Graydon Carter, former editor-in-chief of Vanity Fair, has invested in a new visual-focused mobile aggregation platform called ZIG, which launched Monday in iOS.
It will be available on Android and the mobile web soon.
ZIG collects pieces of content from big and mid-sized publishers — such as videos, photos and articles — and pulls the most important photos and news bites and packages it back to users in a feed on the app.
But cofounder Joshua James told Publishers Daily, “We don’t use the 'a' word here,” referring to the word “aggregate. We don’t think that’s what ZIG does. Users consume an article by sliding with their finger, and consume main parts that they care about through photos or video,” he said.
ZIG, also cofounded by Adam Platzner and John Tornow, lets users connect their Facebook or Twitter accounts to ZIG, letting them see what users already follow on other social platforms in order to tailor their ZIG feeds.
The idea is to simplify users’ consumption of news with a personalized content stream. “Every time you use the app we are trying to educate ourselves on what you like what you don’t like — what you skip, what you zoom on, did you send it to a friend,” James said.
The feed is a stream of photos and videos created from online stories, tailored to a user’s topic and people interests. Links, headlines and text are removed from the original article and packaged into a series of photos, with caption-like blurbs.
Users can swipe through the feed, click on a photo and headline that interests them, and swipe through a selection of photos from the original article. A link can take users to read the full article on the publisher's site. There is no need to toggle between sites and apps to find specific news.
Users can “consume so much more content in our app than in other classic publishing platforms,” James said. “The current publishing model is a poor user experience. It’s really built on ad clicks and page views, not usability. That’s the model publishers have been forced to go with.”
James, who has founded a number of start-ups, including a digital start-up that was sold to Warner Music Group, said ZIG is “a consumption model, not an ad-click model.” Going forward, the cofounders see opportunities for ad inventory throughout the app. But for now, Platzner says “our priority is the product.”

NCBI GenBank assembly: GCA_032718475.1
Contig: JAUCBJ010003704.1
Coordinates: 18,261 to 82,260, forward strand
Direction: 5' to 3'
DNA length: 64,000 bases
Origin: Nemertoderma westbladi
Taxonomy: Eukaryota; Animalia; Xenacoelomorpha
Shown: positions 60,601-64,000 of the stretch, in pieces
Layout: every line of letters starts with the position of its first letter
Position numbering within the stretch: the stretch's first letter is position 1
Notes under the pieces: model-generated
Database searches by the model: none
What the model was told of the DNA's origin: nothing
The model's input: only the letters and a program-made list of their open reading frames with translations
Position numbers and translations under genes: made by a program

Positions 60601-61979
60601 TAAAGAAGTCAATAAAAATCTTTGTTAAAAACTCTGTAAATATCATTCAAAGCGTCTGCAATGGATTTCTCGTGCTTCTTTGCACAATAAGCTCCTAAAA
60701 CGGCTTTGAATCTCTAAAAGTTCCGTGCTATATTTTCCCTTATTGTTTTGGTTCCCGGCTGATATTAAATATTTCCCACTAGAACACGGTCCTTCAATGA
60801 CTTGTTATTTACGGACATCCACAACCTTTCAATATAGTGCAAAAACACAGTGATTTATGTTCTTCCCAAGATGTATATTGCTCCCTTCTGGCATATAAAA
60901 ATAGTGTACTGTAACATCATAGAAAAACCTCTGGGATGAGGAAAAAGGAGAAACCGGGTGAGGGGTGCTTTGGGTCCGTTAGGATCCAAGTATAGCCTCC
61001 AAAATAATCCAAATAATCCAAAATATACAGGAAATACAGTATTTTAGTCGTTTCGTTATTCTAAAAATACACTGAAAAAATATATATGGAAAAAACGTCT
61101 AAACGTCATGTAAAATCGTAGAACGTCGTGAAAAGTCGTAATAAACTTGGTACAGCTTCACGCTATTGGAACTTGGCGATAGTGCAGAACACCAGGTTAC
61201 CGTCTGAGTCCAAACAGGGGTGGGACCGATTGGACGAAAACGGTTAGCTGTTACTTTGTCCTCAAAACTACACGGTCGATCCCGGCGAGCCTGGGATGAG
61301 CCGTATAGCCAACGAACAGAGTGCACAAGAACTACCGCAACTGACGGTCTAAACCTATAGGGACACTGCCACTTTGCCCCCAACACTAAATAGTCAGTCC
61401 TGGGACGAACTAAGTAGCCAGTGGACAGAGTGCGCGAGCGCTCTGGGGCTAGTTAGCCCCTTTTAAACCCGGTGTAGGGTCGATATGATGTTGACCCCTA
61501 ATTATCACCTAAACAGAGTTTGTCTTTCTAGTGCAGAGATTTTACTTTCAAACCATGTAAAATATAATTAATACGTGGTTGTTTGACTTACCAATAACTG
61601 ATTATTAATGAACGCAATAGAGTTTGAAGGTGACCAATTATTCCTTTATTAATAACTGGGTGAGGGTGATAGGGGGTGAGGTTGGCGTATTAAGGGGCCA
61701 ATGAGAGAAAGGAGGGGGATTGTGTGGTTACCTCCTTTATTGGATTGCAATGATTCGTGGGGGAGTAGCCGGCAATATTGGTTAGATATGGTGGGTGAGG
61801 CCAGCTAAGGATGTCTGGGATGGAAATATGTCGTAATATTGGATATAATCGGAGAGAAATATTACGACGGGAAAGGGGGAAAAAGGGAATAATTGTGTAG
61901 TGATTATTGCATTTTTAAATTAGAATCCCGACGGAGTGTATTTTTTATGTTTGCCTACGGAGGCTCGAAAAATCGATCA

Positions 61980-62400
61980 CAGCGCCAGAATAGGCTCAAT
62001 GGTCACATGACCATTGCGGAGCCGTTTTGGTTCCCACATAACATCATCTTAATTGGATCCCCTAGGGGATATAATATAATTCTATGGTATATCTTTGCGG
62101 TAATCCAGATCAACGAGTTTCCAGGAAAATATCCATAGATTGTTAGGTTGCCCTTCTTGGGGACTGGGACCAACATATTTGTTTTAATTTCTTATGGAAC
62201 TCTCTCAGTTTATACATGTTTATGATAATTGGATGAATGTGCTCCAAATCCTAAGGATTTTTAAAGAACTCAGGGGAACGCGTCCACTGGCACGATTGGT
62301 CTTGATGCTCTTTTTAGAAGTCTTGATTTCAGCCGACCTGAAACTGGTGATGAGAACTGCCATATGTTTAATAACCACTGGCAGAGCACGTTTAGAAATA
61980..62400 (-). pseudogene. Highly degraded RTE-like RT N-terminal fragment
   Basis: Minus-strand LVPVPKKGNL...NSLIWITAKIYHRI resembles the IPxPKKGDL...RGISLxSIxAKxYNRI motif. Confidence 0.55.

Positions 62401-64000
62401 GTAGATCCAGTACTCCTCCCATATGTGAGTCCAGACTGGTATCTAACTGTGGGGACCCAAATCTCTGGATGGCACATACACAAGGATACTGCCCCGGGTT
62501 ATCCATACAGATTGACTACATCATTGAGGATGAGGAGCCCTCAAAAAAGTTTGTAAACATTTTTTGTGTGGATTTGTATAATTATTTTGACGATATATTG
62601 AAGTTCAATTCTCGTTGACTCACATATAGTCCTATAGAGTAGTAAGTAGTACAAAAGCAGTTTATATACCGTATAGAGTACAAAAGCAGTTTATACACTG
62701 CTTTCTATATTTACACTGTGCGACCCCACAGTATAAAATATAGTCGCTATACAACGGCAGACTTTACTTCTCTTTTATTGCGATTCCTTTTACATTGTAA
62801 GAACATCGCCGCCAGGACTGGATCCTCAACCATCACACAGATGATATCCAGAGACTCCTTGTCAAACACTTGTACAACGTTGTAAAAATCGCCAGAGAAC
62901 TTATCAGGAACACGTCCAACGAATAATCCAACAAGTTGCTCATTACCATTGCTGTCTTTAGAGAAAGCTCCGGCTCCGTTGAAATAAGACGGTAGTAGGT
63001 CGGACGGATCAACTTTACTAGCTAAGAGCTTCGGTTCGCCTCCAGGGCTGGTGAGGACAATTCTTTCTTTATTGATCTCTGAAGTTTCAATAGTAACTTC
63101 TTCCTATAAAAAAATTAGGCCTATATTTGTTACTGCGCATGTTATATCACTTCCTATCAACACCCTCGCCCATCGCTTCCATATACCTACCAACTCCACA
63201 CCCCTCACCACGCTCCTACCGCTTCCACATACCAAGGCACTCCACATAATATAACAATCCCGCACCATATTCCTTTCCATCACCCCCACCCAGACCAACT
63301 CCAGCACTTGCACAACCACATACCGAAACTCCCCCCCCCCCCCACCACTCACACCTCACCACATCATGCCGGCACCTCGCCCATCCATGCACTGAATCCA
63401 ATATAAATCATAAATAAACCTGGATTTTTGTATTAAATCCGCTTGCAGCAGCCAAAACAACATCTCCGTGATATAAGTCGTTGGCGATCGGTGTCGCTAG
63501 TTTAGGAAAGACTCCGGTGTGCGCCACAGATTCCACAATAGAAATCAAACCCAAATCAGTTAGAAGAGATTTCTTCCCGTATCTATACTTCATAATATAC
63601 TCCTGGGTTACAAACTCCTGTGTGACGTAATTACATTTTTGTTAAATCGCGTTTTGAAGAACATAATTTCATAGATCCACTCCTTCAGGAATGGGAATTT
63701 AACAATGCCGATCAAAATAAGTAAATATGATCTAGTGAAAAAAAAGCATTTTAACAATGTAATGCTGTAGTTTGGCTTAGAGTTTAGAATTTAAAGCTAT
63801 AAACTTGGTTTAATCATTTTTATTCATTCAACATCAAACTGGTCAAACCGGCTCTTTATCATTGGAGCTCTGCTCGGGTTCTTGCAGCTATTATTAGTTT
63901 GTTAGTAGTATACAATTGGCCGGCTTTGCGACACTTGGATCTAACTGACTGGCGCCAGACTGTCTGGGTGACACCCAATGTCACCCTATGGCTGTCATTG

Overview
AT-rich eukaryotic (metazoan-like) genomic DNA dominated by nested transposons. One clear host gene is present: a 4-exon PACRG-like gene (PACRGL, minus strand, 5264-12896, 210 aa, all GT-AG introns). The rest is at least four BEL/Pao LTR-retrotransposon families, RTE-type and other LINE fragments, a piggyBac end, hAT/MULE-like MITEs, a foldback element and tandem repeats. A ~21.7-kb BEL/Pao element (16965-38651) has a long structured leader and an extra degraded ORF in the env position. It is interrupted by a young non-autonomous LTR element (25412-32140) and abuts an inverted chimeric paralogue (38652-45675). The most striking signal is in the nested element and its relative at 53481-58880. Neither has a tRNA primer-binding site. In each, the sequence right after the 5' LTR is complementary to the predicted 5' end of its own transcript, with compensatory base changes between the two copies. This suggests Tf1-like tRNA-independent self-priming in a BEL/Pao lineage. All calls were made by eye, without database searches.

“Advertising is going to be our main revenue stream. Down the line, we want to monetize this feed in a way that is not intrusive,” he said.
The team at ZIG has met with various media companies, which have responded well to the app,. ZIG helps drive more traffic to publishers, James said. A large portion of the platform’s initial users are clicking through to read the original article on publishers’ owned-and-operated sites.
A social feature likely to appeal to ZIG's younger demo allows users to superimpose a photo of their face giving a reaction to a piece of content. Called ZIG React (patent pending), the feature encourages users to engage with a publisher's content in a new way, and that image can be shared across social platforms, email and text.
The shared piece of content links back to the original article, too. Additions to the feature will roll out soon, the cofounders said.
ZIG is Carter’s first public project since retiring from Conde Nast’s Vanity Fair last fall, after 25 years at the helm. Platzner, who has worked at big publishers, like Conde Nast and Mansueto Ventures, met Carter at a Vanity Fair summit last year.
“Personally, I’ve admired him since I was in high school," he added, calling Carter "a mentor to us." Other early investors include music producer Quincy Jones, vice chariman of NBC Universal Hollywood mogul Ron Meyer, Vivi Nevo and Live Nation.
The ZIG co-founders would not disclose funding amounts.